What parents need to know
Parents Need to Know
Parents need to know that while Katamari Forever is an action/puzzle game that is appropriate for all ages, controlling the giant sticky Katamari ball (which involves using both thumbsticks simultaneously) requires a certain amount of motor control that might be beyond the ability of very young children. The King's pessimism and neurotic behavior, while part of what makes the game so offbeat and endearing, might confuse younger players too. With two-player and cooperative modes, this is a fun game for friends and family to play together.
What's it about?
The fourth installment in the quirky Japanese Katamari series finds the King of the Cosmos suffering from amnesia after being bopped on the head by an asteroid. The Robot King constructed to take his place goes haywire and destroys all the stars in the cosmos. The Prince has his work cut out for him trying to put everything right by, once again, rolling up objects, people, animals, and scenery into a giant sticky ball. Unique to KATAMARI FOREVER is that players will be exploring two parallel worlds. In the first, they'll help RoboKing restore the cosmos by creating balls of a certain size in a certain amount of time that will be turned into new stars and planets. In the second, they'll help the real King restore his lost memories by clearing away the "clutter" inside his head and completing challenges, like rolling up a specific item (such as a bear or a sumo wrestler), collecting items of a certain type (such as Zodiac symbols), or lighting up a dark Katamari by rolling up fireflies.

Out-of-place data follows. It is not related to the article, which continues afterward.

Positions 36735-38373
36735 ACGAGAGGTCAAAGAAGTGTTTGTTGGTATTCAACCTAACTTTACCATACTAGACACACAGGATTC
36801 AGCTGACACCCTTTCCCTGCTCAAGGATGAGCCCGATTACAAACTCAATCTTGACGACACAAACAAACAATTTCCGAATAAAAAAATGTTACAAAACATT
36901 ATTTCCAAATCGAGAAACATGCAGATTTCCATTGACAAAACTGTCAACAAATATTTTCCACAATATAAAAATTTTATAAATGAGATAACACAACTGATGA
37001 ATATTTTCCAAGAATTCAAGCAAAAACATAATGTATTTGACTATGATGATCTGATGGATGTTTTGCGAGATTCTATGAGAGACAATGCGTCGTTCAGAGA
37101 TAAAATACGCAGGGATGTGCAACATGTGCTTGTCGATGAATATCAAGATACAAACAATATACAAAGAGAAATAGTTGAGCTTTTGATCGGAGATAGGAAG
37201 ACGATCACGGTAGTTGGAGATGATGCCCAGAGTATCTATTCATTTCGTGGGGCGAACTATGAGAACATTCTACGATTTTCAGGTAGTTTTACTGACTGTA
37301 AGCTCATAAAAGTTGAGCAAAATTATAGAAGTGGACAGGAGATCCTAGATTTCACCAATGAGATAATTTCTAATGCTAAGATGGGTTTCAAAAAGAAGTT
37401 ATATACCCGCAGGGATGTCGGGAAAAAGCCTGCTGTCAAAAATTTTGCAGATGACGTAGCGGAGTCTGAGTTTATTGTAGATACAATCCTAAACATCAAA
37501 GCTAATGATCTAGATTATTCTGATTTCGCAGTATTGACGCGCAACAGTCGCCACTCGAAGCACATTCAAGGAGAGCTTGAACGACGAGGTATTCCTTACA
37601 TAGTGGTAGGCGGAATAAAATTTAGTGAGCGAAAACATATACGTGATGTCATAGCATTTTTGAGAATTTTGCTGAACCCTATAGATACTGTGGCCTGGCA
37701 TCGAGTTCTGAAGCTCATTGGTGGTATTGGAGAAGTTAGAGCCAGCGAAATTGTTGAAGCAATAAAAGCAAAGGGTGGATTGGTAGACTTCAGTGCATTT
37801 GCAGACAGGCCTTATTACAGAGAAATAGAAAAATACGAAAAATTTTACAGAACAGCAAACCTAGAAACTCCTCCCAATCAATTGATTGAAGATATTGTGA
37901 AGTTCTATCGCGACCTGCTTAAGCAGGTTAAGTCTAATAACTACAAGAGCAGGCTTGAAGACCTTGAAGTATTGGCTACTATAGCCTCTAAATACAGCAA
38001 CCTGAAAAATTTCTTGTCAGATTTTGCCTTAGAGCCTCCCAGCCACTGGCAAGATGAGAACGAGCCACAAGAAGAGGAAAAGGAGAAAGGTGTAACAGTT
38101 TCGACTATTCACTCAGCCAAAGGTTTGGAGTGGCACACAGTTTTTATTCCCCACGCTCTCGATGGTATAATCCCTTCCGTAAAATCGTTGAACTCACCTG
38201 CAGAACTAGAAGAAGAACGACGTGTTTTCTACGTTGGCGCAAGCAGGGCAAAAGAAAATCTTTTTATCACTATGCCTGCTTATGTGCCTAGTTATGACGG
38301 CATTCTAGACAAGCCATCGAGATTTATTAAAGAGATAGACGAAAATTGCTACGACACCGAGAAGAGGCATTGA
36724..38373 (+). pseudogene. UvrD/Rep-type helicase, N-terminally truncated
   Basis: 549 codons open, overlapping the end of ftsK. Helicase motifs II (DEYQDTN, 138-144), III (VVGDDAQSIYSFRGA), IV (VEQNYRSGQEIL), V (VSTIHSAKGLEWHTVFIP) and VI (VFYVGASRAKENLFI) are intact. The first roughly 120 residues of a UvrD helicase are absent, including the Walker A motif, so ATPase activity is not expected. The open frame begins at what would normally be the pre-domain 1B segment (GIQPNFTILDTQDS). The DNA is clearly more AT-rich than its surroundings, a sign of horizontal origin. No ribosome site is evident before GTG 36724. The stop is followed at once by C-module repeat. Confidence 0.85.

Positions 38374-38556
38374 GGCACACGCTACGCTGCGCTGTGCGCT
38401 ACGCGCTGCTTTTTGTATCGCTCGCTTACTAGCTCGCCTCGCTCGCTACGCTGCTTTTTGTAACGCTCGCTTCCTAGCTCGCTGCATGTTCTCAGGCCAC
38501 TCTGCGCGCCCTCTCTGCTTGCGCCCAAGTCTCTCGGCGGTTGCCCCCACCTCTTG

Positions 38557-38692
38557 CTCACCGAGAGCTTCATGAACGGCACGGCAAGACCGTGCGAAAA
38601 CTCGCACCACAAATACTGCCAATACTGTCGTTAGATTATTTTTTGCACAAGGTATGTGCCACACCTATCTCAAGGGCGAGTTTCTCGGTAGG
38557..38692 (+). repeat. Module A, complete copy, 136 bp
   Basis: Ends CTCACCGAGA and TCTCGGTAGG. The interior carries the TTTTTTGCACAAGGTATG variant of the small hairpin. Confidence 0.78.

Is it any good?
The addition of two worlds to explore not only injects freshness back into a franchise that was in danger of becoming stale, but also beefs up the length considerably where past iterations have been criticized for being too short. The game's playful and offbeat presentation is once again completely charming, and there's plenty of replay value too: players can replay levels aiming for a higher score, or challenge each other in two-player versus or co-operative modes.
Families can talk about...
Families can talk about how games can be fun without conventional videogame challenges like defeating opponents or progressing from Point A to Point B in a level.
What were some of the craziest objects you rolled up in the Katamari?